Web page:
Report: Jihadists, extremists make up half of Syrian rebels
Over half the forces fighting against Syrian President Bashar Assad are hardline Islamists, a UK study said Monday. Here, rebels shoot at army positions on the outskirts of Aleppo. (AFP/File)
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Jihadists and radical Islamist groups comprise almost half of forces fighting against Syrian President Bashar Assad, according to a recent British defence study released Monday.
The analysis by defence consultancy IHS Jane's, which was published in UK newspaper the Daily Telegraph on Monday and is due to be released in full later this week, put the number of rebel forces at some 100,000, the Telegraph reported.
Among the total are around 10,000 jihadists, according to the report's estimates. These jihadists include foreign fighters and those who are fighting "for powerful factions linked to Al Qaeda".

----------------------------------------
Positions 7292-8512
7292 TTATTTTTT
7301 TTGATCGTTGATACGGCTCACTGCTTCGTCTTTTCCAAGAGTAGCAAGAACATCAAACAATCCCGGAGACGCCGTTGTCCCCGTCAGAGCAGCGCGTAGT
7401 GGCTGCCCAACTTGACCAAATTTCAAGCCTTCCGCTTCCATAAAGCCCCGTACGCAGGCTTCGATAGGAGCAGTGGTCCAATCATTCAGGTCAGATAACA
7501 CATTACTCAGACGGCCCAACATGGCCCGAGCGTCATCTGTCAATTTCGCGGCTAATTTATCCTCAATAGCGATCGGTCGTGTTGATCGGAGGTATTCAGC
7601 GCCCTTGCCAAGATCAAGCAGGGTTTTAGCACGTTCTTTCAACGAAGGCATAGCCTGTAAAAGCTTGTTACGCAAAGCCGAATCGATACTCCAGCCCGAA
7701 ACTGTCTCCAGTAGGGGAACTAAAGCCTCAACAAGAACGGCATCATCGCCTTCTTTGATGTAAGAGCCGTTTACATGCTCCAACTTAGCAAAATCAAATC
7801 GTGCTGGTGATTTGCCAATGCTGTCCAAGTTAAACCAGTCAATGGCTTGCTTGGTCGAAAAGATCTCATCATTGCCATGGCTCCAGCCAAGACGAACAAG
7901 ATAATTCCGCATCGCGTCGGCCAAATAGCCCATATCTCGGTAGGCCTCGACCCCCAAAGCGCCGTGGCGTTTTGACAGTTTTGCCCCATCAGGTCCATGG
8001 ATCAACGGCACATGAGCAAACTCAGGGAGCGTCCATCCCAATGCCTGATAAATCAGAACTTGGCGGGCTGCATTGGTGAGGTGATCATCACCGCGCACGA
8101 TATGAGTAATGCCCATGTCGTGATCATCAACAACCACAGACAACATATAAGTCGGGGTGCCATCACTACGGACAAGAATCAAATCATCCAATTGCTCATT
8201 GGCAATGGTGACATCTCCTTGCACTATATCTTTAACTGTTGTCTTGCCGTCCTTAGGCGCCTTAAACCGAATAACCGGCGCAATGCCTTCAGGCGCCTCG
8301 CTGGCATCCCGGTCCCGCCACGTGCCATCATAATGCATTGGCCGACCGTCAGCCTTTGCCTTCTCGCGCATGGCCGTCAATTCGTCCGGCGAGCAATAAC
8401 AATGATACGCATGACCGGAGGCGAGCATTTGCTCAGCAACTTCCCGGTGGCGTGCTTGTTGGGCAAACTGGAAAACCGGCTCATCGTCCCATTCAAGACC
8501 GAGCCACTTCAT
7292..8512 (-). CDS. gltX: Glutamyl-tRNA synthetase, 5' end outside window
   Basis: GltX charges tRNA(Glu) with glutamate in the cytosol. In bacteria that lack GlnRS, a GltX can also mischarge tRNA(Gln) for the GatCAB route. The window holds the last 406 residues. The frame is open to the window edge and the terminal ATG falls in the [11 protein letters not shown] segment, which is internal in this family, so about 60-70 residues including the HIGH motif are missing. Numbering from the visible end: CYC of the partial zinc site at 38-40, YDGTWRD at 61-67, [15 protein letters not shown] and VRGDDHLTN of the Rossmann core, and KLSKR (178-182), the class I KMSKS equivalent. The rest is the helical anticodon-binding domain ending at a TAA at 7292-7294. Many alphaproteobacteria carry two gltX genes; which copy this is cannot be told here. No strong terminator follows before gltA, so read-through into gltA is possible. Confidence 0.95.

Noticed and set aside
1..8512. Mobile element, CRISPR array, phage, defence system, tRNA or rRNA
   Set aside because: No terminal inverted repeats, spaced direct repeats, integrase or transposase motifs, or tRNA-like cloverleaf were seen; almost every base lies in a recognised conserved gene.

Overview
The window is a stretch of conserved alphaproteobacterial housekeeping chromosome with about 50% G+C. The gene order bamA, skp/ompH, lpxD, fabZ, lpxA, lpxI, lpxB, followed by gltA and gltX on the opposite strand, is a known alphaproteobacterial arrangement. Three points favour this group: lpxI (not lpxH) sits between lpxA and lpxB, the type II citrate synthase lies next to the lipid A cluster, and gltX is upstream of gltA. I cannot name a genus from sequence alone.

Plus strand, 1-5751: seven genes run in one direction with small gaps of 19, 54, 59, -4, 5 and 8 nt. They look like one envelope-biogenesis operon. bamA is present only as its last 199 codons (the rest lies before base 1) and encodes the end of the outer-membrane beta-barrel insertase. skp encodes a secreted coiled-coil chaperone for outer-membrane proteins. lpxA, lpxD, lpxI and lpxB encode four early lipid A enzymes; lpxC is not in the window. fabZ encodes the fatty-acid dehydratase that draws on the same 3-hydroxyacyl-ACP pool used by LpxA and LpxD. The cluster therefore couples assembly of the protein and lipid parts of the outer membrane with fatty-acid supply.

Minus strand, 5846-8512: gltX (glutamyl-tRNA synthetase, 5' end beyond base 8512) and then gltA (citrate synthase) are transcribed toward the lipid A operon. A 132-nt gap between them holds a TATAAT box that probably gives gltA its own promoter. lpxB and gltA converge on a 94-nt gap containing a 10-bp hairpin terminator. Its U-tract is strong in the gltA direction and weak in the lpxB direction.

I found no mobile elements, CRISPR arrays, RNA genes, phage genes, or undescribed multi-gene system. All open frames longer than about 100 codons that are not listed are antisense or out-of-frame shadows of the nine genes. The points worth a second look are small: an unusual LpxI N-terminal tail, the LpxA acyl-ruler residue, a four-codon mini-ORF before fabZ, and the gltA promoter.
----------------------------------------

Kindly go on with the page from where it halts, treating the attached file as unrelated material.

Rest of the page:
Another 30,000 to 35,000 are hardline Islamists who share a similar outlook to the jihadists, the report added, but are solely focused on the Syrian conflict, rather than a wider regional or international struggle.
The report added that there are at least a further 30,000 moderates that belong to groups with "an Islamic character", meaning only a small minority of the rebels are linked to secular or nationalist groups.
"The insurgency is now dominated by groups which have at least an Islamist viewpoint on the conflict," Charles Lister, author of the analysis, told the British newspaper, Agence France Presse reported.
"The idea that it is mostly secular groups leading the opposition is just not borne out."
"If the West looks as though it is not interested in removing Assad, moderate Islamists are also likely to be pushed further towards extremists," he warned, according to AFP.
The study is based on interviews with militants and on intelligence estimates.